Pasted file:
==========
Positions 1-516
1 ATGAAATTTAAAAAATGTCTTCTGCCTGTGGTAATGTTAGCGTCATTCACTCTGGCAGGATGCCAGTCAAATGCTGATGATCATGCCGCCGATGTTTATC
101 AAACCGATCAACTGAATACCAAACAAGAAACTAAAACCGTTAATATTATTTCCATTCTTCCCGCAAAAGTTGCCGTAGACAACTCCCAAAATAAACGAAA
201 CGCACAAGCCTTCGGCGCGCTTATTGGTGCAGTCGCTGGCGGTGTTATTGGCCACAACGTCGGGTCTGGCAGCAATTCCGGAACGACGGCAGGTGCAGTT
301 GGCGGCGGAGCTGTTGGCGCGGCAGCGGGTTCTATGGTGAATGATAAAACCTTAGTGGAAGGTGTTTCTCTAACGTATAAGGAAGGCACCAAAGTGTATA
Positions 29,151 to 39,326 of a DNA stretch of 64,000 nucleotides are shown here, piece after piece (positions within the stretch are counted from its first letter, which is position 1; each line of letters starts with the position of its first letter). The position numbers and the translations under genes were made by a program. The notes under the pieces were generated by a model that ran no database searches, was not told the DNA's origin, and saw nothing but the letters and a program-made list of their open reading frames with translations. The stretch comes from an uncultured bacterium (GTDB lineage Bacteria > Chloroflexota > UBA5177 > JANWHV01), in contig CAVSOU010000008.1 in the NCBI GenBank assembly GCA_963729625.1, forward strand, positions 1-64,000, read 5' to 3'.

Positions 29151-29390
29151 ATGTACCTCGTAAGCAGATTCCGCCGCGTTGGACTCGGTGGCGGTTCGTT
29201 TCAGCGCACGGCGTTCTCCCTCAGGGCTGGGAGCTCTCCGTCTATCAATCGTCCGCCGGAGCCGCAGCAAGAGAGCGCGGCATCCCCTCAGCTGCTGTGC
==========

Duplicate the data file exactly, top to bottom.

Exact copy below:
Positions 1-516
1 ATGAAATTTAAAAAATGTCTTCTGCCTGTGGTAATGTTAGCGTCATTCACTCTGGCAGGATGCCAGTCAAATGCTGATGATCATGCCGCCGATGTTTATC
101 AAACCGATCAACTGAATACCAAACAAGAAACTAAAACCGTTAATATTATTTCCATTCTTCCCGCAAAAGTTGCCGTAGACAACTCCCAAAATAAACGAAA
201 CGCACAAGCCTTCGGCGCGCTTATTGGTGCAGTCGCTGGCGGTGTTATTGGCCACAACGTCGGGTCTGGCAGCAATTCCGGAACGACGGCAGGTGCAGTT
301 GGCGGCGGAGCTGTTGGCGCGGCAGCGGGTTCTATGGTGAATGATAAAACCTTAGTGGAAGGTGTTTCTCTAACGTATAAGGAAGGCACCAAAGTGTATA
Positions 29,151 to 39,326 of a DNA stretch of 64,000 nucleotides are shown here, piece after piece (positions within the stretch are counted from its first letter, which is position 1; each line of letters starts with the position of its first letter). The position numbers and the translations under genes were made by a program. The notes under the pieces were generated by a model that ran no database searches, was not told the DNA's origin, and saw nothing but the letters and a program-made list of their open reading frames with translations. The stretch comes from an uncultured bacterium (GTDB lineage Bacteria > Chloroflexota > UBA5177 > JANWHV01), in contig CAVSOU010000008.1 in the NCBI GenBank assembly GCA_963729625.1, forward strand, positions 1-64,000, read 5' to 3'.

Positions 29151-29390
29151 ATGTACCTCGTAAGCAGATTCCGCCGCGTTGGACTCGGTGGCGGTTCGTT
29201 TCAGCGCACGGCGTTCTCCCTCAGGGCTGGGAGCTCTCCGTCTATCAATCGTCCGCCGGAGCCGCAGCAAGAGAGCGCGGCATCCCCTCAGCTGCTGTGC